The socle is partitioned by rhythmically placed French windows set with semicircular arches, separated by archivolts whose structure imitates blocks of stone. The cornice running above them unites the whole block. The second storey (with sgraffito plasters) is marked by semicircular windows, also set with archivolts. The sgraffito plasters are decorated with the emblems of Legnica, the Duchy of Legnica and Silesia. The whole is crowned with a strongly developed cornice, comprising in the lower area small rectangular windows. The compact dynamised skyline seems to be monumental. This quality, which strikes at the first sight, is not accidental. On the contrary: it is the result of well-considered proportions of the whole building (the rectangle of the plan 1:2), the ratio of the height of the flies and workshop blocks to the height of the basic block (1:3). The austere and monumental character of the building is also determined by transformed elements of the 15th century palazzo: sgraffito plasters, strongly developed cornices and semicircular windows set with archivolts. Neither the invisible flattened roof, nor horizontal cornices that bind the edifice like a hoop level the verticality of the building and the dynamism achieved by juxtaposition of blocks.

The facade elaborated this way did not reveal the layout of the interior. Originally there was a restaurant on the ground floor of the two storey building, while the theatre with its basic elements: the three-storey audience and the stage occupied and still occupies the second storey of the building. The distinctly noticeable partition of the building into three identical parts (side parts being continued as the flies and the workshop) does not stem from the rectangular plan of the building, almost totally occupied by the horseshoe-shaped auditorium and the adjoining stage, founded on the plan of a rectangle. The basic rectangle that comprises the stage and the auditorium was extended to the south in the form of a narrow annex, adjoining the stage and housing the backstage, and to the north by a similar rectangular annex housing the foyer.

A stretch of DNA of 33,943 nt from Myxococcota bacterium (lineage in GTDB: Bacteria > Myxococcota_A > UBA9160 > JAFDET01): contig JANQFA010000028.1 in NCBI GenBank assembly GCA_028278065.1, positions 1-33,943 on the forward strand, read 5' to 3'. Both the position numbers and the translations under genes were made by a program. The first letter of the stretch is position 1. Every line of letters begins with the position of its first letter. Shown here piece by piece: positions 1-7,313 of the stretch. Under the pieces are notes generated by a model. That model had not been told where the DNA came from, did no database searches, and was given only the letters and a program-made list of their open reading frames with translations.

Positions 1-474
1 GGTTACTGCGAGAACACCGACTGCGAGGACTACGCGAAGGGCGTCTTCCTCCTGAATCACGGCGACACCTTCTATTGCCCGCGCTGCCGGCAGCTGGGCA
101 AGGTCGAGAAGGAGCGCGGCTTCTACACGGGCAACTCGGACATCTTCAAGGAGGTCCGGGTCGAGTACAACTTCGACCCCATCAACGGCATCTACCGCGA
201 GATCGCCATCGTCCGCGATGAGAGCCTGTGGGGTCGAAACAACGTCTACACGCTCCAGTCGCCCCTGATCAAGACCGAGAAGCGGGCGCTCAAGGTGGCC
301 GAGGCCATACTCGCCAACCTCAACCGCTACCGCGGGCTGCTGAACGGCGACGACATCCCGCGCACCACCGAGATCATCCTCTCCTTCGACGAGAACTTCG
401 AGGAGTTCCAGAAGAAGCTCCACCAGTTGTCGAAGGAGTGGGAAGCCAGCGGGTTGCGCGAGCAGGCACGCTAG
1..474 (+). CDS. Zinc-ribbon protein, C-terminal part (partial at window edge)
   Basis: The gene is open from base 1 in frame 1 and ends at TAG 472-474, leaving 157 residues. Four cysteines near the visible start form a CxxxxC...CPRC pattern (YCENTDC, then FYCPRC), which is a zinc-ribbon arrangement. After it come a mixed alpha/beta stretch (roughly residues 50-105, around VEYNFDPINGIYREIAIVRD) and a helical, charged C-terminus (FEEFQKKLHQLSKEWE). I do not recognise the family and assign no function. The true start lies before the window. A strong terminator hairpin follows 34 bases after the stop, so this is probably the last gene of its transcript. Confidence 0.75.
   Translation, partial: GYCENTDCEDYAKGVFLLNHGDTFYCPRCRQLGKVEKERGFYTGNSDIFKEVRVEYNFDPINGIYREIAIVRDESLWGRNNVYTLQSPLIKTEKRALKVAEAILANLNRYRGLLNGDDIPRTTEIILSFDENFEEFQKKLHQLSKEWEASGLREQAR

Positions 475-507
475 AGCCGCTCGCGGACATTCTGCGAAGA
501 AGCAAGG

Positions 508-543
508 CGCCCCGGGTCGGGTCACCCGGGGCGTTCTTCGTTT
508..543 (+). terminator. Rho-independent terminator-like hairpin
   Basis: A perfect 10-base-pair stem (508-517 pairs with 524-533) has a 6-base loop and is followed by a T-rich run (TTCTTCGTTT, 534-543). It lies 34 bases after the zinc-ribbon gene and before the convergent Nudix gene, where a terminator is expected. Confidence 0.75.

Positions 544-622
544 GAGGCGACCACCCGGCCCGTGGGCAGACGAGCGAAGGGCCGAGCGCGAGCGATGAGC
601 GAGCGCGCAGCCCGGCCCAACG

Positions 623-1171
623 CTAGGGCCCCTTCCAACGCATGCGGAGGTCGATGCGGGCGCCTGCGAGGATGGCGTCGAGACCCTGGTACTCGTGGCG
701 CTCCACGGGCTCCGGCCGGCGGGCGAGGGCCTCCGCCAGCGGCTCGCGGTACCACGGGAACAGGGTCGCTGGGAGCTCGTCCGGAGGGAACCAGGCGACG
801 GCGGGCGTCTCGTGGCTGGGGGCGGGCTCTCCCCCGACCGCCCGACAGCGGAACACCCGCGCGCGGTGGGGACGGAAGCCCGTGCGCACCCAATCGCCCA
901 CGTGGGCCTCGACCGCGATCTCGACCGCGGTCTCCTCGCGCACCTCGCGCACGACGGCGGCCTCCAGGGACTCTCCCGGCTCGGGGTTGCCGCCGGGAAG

The form of the uni-spatial interior of the auditorium is determined by the location of boxes: the boxes on the ground floor and on the first floor, as well as the proscenium boxes (placed at an acute angle to the stage portal) are arranged in a semicircle. The proscenium boxes have different, though very modest architectural elaboration: wooden columns perform the role of bearing elements and equally they are the only element of articulation of the interior. The interior of the auditorium, designed this way, covered with a flat ceiling, is architecturally unique. Vertical elements are balanced by the horizontal arrangement of balconies, which retreat like off-sets thus dynamising the interior. Moreover, the balcony of the first floor is much higher than the ground floor and the balcony of the second floor, which, as evidenced by the location in the area of boxes of honour, was a reference to the old piano nobile.

Undoubtedly the edifice bears a certain resemblance to Palazzo Strozzi in Florence. The reference to the tradition of the patrician bankers’ palace in Renaissance Florence was unquestionably Langhans’ conscious choice. This way he referred to the historical genealogy of the place and to the cultural identity of the patriciate. However, it should be remembered that at the time when the Legnica theatre building was being constructed, the fact of patterning on palazzo quattrocentesco and transforming this pattern did not always result from directly referring to the architectural forms of the Italian Renaissance. As a matter of fact, the façades of these palaces were also close to the works of French revolutionary architects, whose patterns were particularly spread by Boullée’s pupil, Jean Nicolas Louis Durand.[2]



[1] Bożena Grzegorczyk, Teatr miejski jako przykład realizacji teoretycznych koncepcji architektonicznych Karola Ferdynanda Langhansa, [in:] Kultura artystyczna dawnej Legnicy, Opole 1991, p.84; Bożena Grzegorczyk Teatr Miejski w Legnicy – uwag kilka o koncepcji ideowej i artystycznej gmachu, [in:] Marmur dziejowy. Studia z historii sztuki, Poznań 2002, p. 363.

[2] Bożena Grzegorczyk, Ibidem, 1991, p. 92-93.

 

Literature:

1. Grzegorczyk B., Teatr miejski jako przykład realizacji teoretycznych koncepcji architektonicznych Karola Ferdynanda Langhansa, [w:] Kultura artystyczna dawnej Legnicy, Opole 1991.

2. Grzegorczyk B., Teatr Miejski w Legnicy – uwag kilka o koncepcji ideowej i artystycznej gmachu, [w:] Marmur dziejowy. Studia z historii sztuki, Poznań 2002.

 

 

 

Author: Bożena Grzegorczyk